Stephanie Cope: Notes from a windy isle

Minke Whales are particularly prone to entanglement. The fishing community works closely with researchers to reduce interactions between marine life and fishing gear.

Want to read more?

We value our content and access to our full site is only available with a  subscription. Your subscription entitles you to 7-day-a-week access to our website, plus a full digital copy of that week’s paper to read on your pc/mac or mobile device.  In addition, your subscription includes access to digital archive copies from 2006 onwards.

Just want to read one issue? No problem you can subscribe for just one week (or longer if you wish).

Already a subscriber?
Subscribe Now

It’s a uniquely awful position, being beset by whales.

I didn’t have these enigmatic creatures pinned as troublemakers. But, like iron filings to a magnet, Tiree Ranger Service attracts unconventional problems. And the problems caused by cetaceans are proportionate to their size.

In three years, I have been called to take tissue samples from (and otherwise ‘do something about’) 23 deceased porpoises, dolphins and whales.

Porpoises and dolphins don’t swell much. However, in the elastic throat of my first Minke, a chilling protuberance nestled. The island’s RSPB officer John was busy photographing the carcass and jotting down external measurements. This whale was a casualty of bycatch. Its tail stock had been severed to remove the flukes: an action likely required to free the already-drowned animal from active fishing gear.

With my knife poised above the taut skin (and eyes firmly fixed on the bulge), I wished that John had done the tissue sampling course too. Not least because he lacks a sense of smell, and things were a bit high for my taste.

I gulped; pressing the blade into the flesh. An ominous and foetid fizzing started, like the slow uncapping of a cola bottle. Noxious brown fluid bubbled out under the gaseous pressure – dribbling down the side of the whale and onto my wellington boots. Turning to grimace at John, I was more than a little irritated to see him nodding anxious encouragement from circa 15-meters away. In a man who smells nothing, I had hoped for a bit more brass.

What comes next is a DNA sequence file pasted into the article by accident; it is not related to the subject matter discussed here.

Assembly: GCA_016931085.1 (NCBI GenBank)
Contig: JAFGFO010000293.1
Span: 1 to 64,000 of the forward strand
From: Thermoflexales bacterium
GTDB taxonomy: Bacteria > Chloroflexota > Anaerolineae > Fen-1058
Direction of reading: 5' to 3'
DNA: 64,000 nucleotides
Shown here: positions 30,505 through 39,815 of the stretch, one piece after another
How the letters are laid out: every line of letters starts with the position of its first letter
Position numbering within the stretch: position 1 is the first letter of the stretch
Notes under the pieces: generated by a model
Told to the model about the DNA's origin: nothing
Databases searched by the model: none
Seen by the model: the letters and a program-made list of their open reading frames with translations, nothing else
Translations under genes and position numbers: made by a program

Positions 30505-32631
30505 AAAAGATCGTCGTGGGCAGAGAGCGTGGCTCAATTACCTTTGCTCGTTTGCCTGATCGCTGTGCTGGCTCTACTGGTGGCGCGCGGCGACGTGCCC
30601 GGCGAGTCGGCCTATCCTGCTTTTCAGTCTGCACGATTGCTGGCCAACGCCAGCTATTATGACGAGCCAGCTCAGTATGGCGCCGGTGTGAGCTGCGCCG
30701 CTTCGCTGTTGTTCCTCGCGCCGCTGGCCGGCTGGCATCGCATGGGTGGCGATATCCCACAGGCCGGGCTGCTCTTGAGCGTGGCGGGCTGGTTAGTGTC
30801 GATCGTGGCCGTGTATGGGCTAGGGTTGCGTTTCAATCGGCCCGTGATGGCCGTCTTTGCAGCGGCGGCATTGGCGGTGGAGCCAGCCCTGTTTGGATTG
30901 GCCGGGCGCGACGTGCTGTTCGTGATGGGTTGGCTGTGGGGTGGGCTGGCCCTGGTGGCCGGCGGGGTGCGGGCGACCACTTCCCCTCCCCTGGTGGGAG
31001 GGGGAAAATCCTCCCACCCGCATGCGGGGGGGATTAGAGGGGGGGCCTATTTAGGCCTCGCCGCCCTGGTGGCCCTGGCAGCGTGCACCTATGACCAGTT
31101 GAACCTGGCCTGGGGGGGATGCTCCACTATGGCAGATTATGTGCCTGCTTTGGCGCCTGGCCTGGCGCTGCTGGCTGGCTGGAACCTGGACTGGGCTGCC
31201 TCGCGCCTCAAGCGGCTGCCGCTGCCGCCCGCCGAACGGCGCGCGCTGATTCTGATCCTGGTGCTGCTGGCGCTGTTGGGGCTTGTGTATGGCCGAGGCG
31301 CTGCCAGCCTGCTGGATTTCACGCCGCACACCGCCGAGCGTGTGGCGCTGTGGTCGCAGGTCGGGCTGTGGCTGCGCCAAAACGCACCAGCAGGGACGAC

Most dearly-departed sea creatures have the good grace to fester on some anonymous stretch of coast. To these considerate beasts, I am indebted. Those with the temerity to arrive at a more public location are announced by a frenzied dinging of text messages; an inbox-melting surge of typed correspondence; an energetic bleeping of the office telephone; and crazily wafting arms sticking out of moving vehicles.

Collecting tissue samples was one thing. But this whale had chosen a final resting place almost equidistant between two of Tiree’s more vigorous community members. It was a closely patrolled beach and the whale did not have leave to remain.

I surveyed it bleakly. My new friend weighed around three tonnes and stank. I’d done my best to make myself scarce – but, in the darkest recesses of my heart, I knew the whale was destined to become my problem. Back at the office, colleagues peeped over their laptops with horrified resignation as I wrapped small cubes of whale blubber in kitchen foil and prodded them sulkily into sample pots.

Twenty-four hours later, the whale was holding court. It had become something of an attraction now: curious streams of children were trickling down from the nearby school. My hopes for the big overnight tide had been dashed. But how to get rid of it? The carcass continued to swell and Tiree’s youths unwittingly courted higher-level crowd participation. Calls had to be made.

In the event, the whale split the scene with a certain style; being popped, dropped onto a flatbed truck, and driven in stately fashion to the site of its committal. On the way, it enjoyed a brief sojourn outside the local shop, as the whale chauffeur called in for a bacon roll. Some alarm was caused when, stepping out of the store with my own lunch, I found myself unexpectedly confronted by my nemesis. Still more alarm followed as the whale advanced through a set of chicanes; the slight swerving motion causing it to loll and flop in an utterly terrifying fashion. No, I wasn’t sorry to see it go. My step was lighter as I closed the office door behind me.

Hours passed before the next doom-laden email arrived. A second whale was incoming: still offshore, and bobbing unhappily along the coast of West Hynish. Lesions on its flukes suggested entanglement. I skipped through the pictures; confident in the knowledge that, if ever there was a desirable location for a festering whale to deposit itself, the ruggedly remote Hynish coastline fitted the bill. No further action required.

I heard nothing more for three days. That was how long it took whale number two to voyage halfway around the circumference of Tiree, in a grotesque (and frankly insensitive) final act: to wash up within meters of its predecessor.

The telephone started to ring.


caption: Minke Whales are particularly prone to entanglement. The fishing community works closely with researchers to reduce interactions between marine life and fishing gear.